Thoughtful meditations are foregrounded in German filmmaker Helena Wittmann’s modern take on Claire Denis’s ‘Beau Travail’
When a film has no plot and few words, how do you watch it? Some fans of ‘slow cinema’ say that clear narrative is unnecessary for appreciation or absorption; I think that narrative can spring up out of nothing—that there’s narrative potential in every image, in every upturned lip and cresting wave that crashes back into itself. People recall memories when they hear an ocean roar; it’s one of those sounds. Like a siren call to the subconscious, it drags shit to the shore.
In German filmmaker Helena Wittmann’s latest feature, Human Flowers of Flesh, no one on a sailboat in the Mediterranean speaks the same language. The captain, Ida (Dogtooth’s Angeliki Papoulia), and five male members of the French Foreign Legion are bound by the water and a shared assignment: to cross the sea, from Marseille to Algeria. Wittmann describes these characters as a constellation, negotiating a gender-based balance of power. Their routine—fictional and not, as they really do man the vessel—unfolds in sun-soaked tableaux, animated by a soundscape that treats creaking floorboards and lapping waters like conversation.
It’s a work to be swallowed by, same as the sea. As the mind conjures narrative to fill in Ida’s look of interminable sadness, or a frame of nothing but a mass of white rock, it taps into other references, memories, and stories. As I watched, I thought of a capsized dinghy, a perfect linen blouse, Hiroshima, Atlantis, flares on the beach, Helen of Troy, crunching on fish bones, the men of Éric Rohmer’s summer films, and Claire Denis’s Beau Travail.
“Still, there is never nothing happening—no real stillness—on a boat. Even when the camera watches a blank wall, light beams swing jauntily across it, subject to the tide.”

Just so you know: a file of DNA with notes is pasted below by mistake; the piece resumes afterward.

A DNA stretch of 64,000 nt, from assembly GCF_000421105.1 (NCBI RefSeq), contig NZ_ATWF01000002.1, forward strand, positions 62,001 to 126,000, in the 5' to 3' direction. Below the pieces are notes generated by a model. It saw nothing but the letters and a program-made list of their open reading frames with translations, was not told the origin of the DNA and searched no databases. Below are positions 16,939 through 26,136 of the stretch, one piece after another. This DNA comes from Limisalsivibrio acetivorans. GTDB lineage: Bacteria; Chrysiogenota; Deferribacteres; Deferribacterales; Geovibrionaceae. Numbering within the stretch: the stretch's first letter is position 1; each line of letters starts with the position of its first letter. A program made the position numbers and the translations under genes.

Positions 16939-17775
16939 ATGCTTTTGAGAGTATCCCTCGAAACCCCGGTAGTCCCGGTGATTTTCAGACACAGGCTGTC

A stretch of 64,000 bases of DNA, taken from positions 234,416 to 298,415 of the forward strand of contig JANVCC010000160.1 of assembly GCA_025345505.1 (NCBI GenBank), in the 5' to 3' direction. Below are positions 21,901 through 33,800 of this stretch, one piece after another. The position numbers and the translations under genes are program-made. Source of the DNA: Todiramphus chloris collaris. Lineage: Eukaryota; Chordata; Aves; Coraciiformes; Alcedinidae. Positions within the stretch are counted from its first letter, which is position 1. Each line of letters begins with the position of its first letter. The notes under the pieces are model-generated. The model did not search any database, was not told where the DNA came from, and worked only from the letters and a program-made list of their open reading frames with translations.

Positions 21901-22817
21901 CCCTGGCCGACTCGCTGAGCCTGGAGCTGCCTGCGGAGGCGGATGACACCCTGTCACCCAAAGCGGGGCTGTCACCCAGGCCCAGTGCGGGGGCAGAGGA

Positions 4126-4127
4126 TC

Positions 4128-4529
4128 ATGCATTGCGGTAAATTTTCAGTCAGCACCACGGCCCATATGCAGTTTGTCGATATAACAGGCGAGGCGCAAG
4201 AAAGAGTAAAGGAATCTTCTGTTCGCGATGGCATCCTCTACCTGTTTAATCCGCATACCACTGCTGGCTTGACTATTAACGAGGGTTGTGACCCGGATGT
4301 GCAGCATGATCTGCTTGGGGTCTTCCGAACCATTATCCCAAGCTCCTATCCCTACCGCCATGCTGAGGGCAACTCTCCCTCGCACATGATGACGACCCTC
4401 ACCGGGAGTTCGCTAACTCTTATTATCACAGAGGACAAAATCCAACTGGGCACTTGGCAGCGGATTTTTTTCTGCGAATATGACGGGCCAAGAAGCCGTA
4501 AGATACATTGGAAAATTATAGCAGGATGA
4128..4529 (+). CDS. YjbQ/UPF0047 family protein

Indeed, anyone who’s seen Denis’s tragedy, starring Denis Lavant as a suppressed Foreign Legion sergeant, will feel déjà vu: Human Flowers of Flesh is an ode to Beau Travail—or a sequel, 25 years on. The film was Wittmann’s introduction to the secretive French army unit, which killed two birds with one stone when conceived in 1831; recent immigrants crowding Parisian neighborhoods were shipped off to serve their new country by policing its colonial empire. Lavant agreed to reprise his role as Galoup, haunting Sidi Bel Abbès—the town that served as the headquarters of the Foreign Legion, until Algerian independence in 1962—like a ghost of cinema.
Wittmann is a natural researcher and collector, and her short films especially reflect the range of references of a woman of letters: The Wild (2013) makes use of inherited Super 8 film, from her great uncle’s African safaris; Ada Kaleh (2018) creates a diorama of a first apartment, Wittmann’s camera panning over empty bottles, a Dalí poster, and propagated house plants. Ada Kaleh was an Ottoman Turkish island on the Romanian Danube, submerged in 1970 during construction of one of Europe’s largest hydropower plants. Suddenly, the still life of a twentysomething’s summer becomes an artifact, and a metaphor for places past—it was filmed in the apartment where Wittmann once lived.